Intellectual Property Attorney

Supreme Court: Broad Covenant Not To Sue Renders Trademark Cancellation Counterclaim Moot

As reported by Reuters, the Supreme Court has issued a decision in favor of Nike, Inc. (“Nike”) in a case involving the dismissal of a trademark cancellation counterclaim. Nike filed suit against Already, LLC (“Already”), alleging that Already’s “Soulja Boys” and “Sugars” shoe designs infringed upon Nike’s “Air Force 1” trademarked shoe design. In response, Already brought a counterclaim seeking cancellation of Nike’s trademark registration.

Perhaps feeling a bit uneasy about the trademark cancellation counterclaim, Nike subsequently dismissed its trademark infringement claims in the litigation and also delivered a broad covenant not to sue to Already (i.e., a binding promise not to sue in the future). Nike promised that it would not make any “claims or demand(s) against Already or any of its affiliates based on any of Already’s existing footwear designs, or any future Already designs that constitute a colorable imitation of Already’s current products.” Despite this covenant, Already refused to dismiss its trademark cancellation counterclaim. Nike then moved the court to dismiss the entire action, arguing that its broad covenant not to sue removed any “case or controversy” between the parties. The result would be that the court would lack jurisdiction to hear the case.

Nike contends that it dismissed its trademark infringement claims because discovery revealed the limited extent of Already’s infringement. Already contends that Nike dismissed its claims because it feared putting at issue its longstanding, registered trademark for its shoe design.

The lower court dismissed the case on grounds that there was no case or controversy between the parties, which decision was affirmed on appeal. Before the Supreme Court was the impact of Nike’s covenant not to sue.

There are valid policy arguments to be made on both sides of the issue. On the one hand, if there is truly no case or controversy between the parties, the counterclaim arguably should not be allowed to proceed because it would allow a party to use a trademark cancellation claim as a weapon even though the party faces no real threat. The International Trademark Association (“INTA”) filed a brief in support of Nike’s position, arguing that under Supreme Court precedent, a broad covenant not to sue removes the controversy between the parties and divests a court of jurisdiction over the cancellation counterclaim. INTA pointed out that such a result would merely preclude a trademark cancellation counterclaim in court and would not prevent Already from seeking cancellation before the U.S. Patent and Trademark Office’s Trademark Trial and Appeal Board, arguably the more appropriate forum for pure cancellation cases.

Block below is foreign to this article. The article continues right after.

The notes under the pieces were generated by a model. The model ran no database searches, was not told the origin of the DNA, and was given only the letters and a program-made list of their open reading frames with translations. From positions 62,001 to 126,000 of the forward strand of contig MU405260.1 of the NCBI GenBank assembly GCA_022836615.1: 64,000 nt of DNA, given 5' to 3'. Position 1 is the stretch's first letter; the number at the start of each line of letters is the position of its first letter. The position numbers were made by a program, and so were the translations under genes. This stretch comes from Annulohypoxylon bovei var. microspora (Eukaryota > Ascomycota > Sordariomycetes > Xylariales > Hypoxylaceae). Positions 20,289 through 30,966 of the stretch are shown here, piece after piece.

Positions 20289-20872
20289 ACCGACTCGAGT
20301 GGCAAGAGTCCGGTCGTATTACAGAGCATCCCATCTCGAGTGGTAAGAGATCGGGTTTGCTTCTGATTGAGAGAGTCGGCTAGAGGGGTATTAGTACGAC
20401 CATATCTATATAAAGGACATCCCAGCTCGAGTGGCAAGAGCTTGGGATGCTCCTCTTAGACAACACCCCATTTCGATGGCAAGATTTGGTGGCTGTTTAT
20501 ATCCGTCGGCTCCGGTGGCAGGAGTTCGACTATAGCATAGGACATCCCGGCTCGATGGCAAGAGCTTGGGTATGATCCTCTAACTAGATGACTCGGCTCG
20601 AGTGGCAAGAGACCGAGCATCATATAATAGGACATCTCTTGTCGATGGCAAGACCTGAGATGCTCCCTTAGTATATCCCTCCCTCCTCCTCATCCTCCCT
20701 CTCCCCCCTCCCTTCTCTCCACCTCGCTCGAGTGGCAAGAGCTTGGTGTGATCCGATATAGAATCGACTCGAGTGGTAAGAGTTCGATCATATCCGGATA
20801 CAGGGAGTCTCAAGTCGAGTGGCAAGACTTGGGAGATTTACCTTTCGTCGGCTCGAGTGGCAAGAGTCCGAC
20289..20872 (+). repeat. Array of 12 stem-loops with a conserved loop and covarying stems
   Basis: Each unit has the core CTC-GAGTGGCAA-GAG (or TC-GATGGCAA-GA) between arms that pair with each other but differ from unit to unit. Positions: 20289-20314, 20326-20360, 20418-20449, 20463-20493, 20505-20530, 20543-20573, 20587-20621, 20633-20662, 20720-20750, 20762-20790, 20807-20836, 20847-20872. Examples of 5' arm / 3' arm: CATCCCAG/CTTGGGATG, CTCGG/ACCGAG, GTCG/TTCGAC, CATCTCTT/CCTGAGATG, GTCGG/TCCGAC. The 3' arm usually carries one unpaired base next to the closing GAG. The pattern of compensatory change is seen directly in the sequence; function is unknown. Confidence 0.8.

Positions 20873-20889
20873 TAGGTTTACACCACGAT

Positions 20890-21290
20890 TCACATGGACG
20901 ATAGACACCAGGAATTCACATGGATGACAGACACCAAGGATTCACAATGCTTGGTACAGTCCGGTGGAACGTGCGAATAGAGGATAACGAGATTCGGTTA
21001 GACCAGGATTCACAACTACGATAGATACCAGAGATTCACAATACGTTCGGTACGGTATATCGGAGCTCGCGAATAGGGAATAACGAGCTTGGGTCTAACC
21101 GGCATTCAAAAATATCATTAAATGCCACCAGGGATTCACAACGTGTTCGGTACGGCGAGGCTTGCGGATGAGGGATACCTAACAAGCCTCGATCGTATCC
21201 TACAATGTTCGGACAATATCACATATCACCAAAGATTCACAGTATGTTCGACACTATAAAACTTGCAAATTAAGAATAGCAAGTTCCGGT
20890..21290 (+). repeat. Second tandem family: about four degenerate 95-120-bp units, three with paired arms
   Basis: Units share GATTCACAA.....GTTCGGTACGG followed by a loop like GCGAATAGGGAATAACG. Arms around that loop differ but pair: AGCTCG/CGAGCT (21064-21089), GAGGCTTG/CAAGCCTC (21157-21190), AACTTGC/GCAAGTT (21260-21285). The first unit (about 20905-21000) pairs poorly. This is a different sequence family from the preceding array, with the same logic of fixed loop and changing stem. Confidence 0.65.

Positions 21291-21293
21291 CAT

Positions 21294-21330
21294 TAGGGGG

On the other hand, allowing a trademark owner to file suit for trademark infringement, but to withdraw the suit if a serious challenge is posed, may lead to trademark bullying. The trademark owner, having no down side, could commence trademark infringement litigation against all competitors to thwart competition, without serious fear of reprisal.

The Supreme Court ultimately upheld the decision of the lower court that a sufficiently broad covenant not to sue moots a trademark cancellation counterclaim because it removes the case or controversy between the parties. The Court cautioned that covenants not to sue need to be evaluated on a case by case basis to ensure that, given the covenant’s language and the parties anticipated future activities, it is absolutely clear that the alleged trademark infringement cannot reasonably be expected to recur.

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